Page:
Second, our findings are based on data from the early to mid 1990s and may not reflect the impact of recent changes in billing regulations in teaching hospitals. However, one would expect that these recent changes would increase oversight of trainees by attending physicians and further diminish the July Phenomenon.
Third, while our risk-adjustment model exhibited excellent discrimination, it is possible that variables not assessed by APACHE III may have contributed to variations in mortality. Such factors as functional status, mental health, social support, and health insurance status, may confound the interpretation of our data with respect to the outcomes observed.25
Moreover, no information was collected regarding the goals of ICU treatment, patient and/or family preferences for specific ICU treatments, or resuscitation status.
In addition, our analysis was unable to exclude an effect of seasonal variation in hospital mortality that may mask or enhance variation due to housestaff inexperience. For example, an underlying increase in hospital mortality during winter months could mask the appearance of a July Phenomenon and give the impression of a constant risk across the calendar year. However, we did not see evidence of seasonal variation in mortality in nonteaching hospitals.
Fourth, because risk-adjustment models incorporated data from up to 24 hours after admission, it is possible that adverse effects during the first 24 hours of admission were included in the severity assessment. However, prior studies that compared severity-of-illness assessments at admission and at 24 hours have found little difference between the 2 timepoints.18,26
Furthermore, we could identify no significant variation in Apache III Acute Physiology Scores over the academic year, indicating no evidence for a July Phenomenon in care delivered during the first 24 hours of ICU admission.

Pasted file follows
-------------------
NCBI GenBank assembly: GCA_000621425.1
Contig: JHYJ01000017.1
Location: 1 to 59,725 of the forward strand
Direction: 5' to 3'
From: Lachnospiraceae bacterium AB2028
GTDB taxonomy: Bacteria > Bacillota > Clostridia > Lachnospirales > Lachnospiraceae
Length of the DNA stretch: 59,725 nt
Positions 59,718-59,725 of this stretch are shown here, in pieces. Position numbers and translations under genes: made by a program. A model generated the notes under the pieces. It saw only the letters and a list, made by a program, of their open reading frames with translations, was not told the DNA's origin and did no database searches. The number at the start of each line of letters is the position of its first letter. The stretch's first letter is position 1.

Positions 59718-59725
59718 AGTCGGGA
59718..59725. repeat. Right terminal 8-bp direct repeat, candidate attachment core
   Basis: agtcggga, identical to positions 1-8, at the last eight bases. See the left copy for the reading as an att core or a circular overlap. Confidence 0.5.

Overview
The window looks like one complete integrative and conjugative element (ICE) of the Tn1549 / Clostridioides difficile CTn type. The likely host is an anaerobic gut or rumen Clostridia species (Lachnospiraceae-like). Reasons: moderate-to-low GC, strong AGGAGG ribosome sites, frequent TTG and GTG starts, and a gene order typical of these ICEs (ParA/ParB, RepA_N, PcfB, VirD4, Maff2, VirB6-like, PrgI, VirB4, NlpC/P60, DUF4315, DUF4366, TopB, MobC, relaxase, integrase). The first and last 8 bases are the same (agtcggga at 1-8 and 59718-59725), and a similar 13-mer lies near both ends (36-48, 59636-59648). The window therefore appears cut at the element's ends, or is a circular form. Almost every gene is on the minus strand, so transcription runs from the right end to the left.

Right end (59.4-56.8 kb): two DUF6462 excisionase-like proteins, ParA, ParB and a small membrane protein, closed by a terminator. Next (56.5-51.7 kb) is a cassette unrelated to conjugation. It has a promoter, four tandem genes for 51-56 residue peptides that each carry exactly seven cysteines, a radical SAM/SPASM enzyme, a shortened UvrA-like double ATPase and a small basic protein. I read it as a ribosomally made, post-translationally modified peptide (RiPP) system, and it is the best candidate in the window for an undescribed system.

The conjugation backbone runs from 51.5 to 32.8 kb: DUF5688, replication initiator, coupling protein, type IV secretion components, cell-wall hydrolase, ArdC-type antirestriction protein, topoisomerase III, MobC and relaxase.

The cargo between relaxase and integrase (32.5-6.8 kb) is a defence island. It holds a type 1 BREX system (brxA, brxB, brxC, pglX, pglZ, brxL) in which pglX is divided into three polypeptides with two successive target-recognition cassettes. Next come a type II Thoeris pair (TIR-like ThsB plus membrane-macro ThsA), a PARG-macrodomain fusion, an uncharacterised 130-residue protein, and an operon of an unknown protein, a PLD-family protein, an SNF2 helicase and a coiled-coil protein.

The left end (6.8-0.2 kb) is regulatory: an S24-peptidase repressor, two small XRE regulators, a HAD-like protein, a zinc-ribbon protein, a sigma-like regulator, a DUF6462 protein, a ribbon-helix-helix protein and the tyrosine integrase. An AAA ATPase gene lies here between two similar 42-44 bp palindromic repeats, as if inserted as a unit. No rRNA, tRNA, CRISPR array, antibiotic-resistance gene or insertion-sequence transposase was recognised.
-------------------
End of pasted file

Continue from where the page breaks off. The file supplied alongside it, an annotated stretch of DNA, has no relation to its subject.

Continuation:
Fifth, protocols for collecting study data excluded patients who died within 1 hour of admission to the ICU. Such patients may have been particularly vulnerable to delays in diagnosis and therapy. However, analyses examining mortality occurring within 1 day and 3 days of ICU admission yielded nearly identical findings as results examining all deaths.
Finally, our analysis was limited to the outcomes of in-hospital mortality and LOS. Although these 2 outcome measures are widely used indicators, quality of care encompasses multiple dimensions. Thus, the implications of our study for other aspects of the quality of care, such as the processes of care, costs, functional outcomes, patient satisfaction, and long-term mortality, are uncertain.
The current findings are in contrast with a growing body of literature that suggests that physician experience contributes to patient outcomes.1–11
This could indicate that the overall impact of trainees on patient outcomes is small. Alternatively, these results could suggest that hospitals and residency training programs compensate for housestaff inexperience early in the academic year. Compensation might include selective scheduling of more senior residents and greater oversight by attending physicians, nurses, and critical care fellows. Our data did not allow for direct analyses of these organizational factors that might protect from a July Phenomenon.
In conclusion, we found no evidence to support the existence of a July Phenomenon in this cohort of patients admitted to teaching hospital ICUs. Further research should analyze other dimensions of quality of care and examine those organizational features that may help teaching hospitals compensate for the inexperience of housestaff early in the academic year.